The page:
Think back to when your child was learning to speak, when he stumbled over his first words and did not pronounce them as clearly as you do. Did you think that this was unusual? Did you ever doubt that he would be able to acquire the skill of speaking his native language to a high level? I expect you did not doubt but praised every effort that he made and became excited about those first stumbling words. In the beginning progress is slow. Suzuki says, when a child plays badly, parents must not say, ‘What piece is this? I cannot recognise it. You must play better’. The child will be discouraged and will not want to play for you again. Instead say, ‘Good, now can you play much better?’ (The Suzuki Violinist, p14). Try to make constructive comments while giving honest praise, and as little criticism as possible.
Good practice = Progress.
The Suzuki method differs from some other methods because it involves the child at a very young age, which means that the parent has to be involved in coming to lessons and taking notes, and in practice at home. The parent becomes the home teacher. Traditionally in some western style teaching, a child would start to learn an instrument at a later age, and the parent would not be involved in practice. Using the Suzuki method, a good relationship between the parent and child is very important. Practice cannot easily be done without the co-operation of both.
Suzuki suggests that practice in the beginning need not be longer than a few minutes at a time, a few times a day. The length of time can grow as the child learns more music and more concentration is acquired. It is better to practice regularly for short periods of time than to practice for a long time the day before the lesson. Suzuki did not believe that it was right to force a child to practice every day. A parent must use their imagination to inspire the child. If you are having a particularly difficult day, why not choose to have a home concert instead of a practice session.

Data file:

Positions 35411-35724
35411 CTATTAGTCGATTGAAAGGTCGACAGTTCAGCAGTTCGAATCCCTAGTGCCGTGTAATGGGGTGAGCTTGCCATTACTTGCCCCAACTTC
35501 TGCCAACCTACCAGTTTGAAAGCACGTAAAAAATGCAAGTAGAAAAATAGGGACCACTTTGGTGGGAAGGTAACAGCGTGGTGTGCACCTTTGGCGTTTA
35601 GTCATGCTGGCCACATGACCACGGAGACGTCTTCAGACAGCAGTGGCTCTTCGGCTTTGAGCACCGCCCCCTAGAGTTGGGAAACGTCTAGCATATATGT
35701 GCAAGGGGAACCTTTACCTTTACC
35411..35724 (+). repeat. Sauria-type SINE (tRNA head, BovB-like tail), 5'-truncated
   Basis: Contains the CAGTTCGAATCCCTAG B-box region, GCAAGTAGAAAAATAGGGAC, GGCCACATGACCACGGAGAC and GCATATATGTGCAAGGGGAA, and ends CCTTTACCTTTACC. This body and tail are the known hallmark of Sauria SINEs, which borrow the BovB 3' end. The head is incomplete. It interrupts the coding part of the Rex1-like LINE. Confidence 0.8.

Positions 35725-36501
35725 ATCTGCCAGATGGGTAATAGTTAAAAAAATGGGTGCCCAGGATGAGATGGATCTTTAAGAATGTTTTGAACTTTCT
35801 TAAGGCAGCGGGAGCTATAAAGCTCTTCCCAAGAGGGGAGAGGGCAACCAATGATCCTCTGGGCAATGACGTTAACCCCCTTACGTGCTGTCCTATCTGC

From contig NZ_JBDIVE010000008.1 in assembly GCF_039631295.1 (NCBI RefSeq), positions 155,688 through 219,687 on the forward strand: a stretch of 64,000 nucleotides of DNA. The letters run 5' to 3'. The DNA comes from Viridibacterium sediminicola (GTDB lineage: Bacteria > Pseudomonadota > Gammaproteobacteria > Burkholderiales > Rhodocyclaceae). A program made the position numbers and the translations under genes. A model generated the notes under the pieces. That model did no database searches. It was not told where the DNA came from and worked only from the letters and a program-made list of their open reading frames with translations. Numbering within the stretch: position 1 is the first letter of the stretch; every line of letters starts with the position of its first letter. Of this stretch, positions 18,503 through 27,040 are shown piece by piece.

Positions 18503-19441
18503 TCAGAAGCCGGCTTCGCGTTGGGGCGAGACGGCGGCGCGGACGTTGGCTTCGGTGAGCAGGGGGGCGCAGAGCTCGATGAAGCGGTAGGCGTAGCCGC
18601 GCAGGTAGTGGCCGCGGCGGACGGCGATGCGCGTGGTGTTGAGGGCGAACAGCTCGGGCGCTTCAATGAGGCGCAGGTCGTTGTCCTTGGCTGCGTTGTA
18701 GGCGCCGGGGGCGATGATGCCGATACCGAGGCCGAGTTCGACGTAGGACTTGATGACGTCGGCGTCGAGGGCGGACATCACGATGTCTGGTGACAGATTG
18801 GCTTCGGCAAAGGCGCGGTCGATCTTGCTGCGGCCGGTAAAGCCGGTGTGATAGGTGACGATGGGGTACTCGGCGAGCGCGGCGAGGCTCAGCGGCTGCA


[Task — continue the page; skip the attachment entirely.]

Suzuki says ‘The child’s practice is easier for him and much more effective if the mother calls attention to only one point at a time. Sometimes mothers give too many instructions at one time. ‘Your elbow is too high; please raise the violin; your bow is crooked; your third finger is to low, etc’, this is very bad. The child feels that he cannot change all of these things at once and becomes discouraged.’
The main aim in learning through the Suzuki Method should be the happiness of the child. A great deal of commitment on the behalf of the parent is required in order to make this happen. It is not possible to enjoy learning the Violin without arranging time for regular practice every day, listening to the CD, and participating in group lessons. If this commitment is made, the results will be very rewarding and enjoyable for years to come.
Why start so early?
The age of 3 is considered to be the age that a child most wants to please his mother or father so it may be easier to get into good habits of practice at this age. Also, the earlier you start, the easier and more natural it will seem when you get older.
Will the children take exams?
Again this is up to the teacher. Some teachers may put children in for exams. There is a graduation concert at the end of book 1 but this is not an exam. A tape of the child playing must be submitted, and will be sent back with helpful comments.
When do the children start to read music?
Suzuki advises that children do not start to read music until book 4. However, it is up to each teacher and varies greatly between them. It is also dependent on the age of the child and their reading ability. Some teachers may start almost straight away with reading rhythms and notes and introducing sight reading, but the Suzuki music will still always be played from memory.
Will my child be able to join an orchestra?
Suzuki students have the opportunity to play as a group with the other children from the beginning. Through this they gain the experience of playing as an ensemble with added awareness of others as the music is not in the way. Great friends will also be made.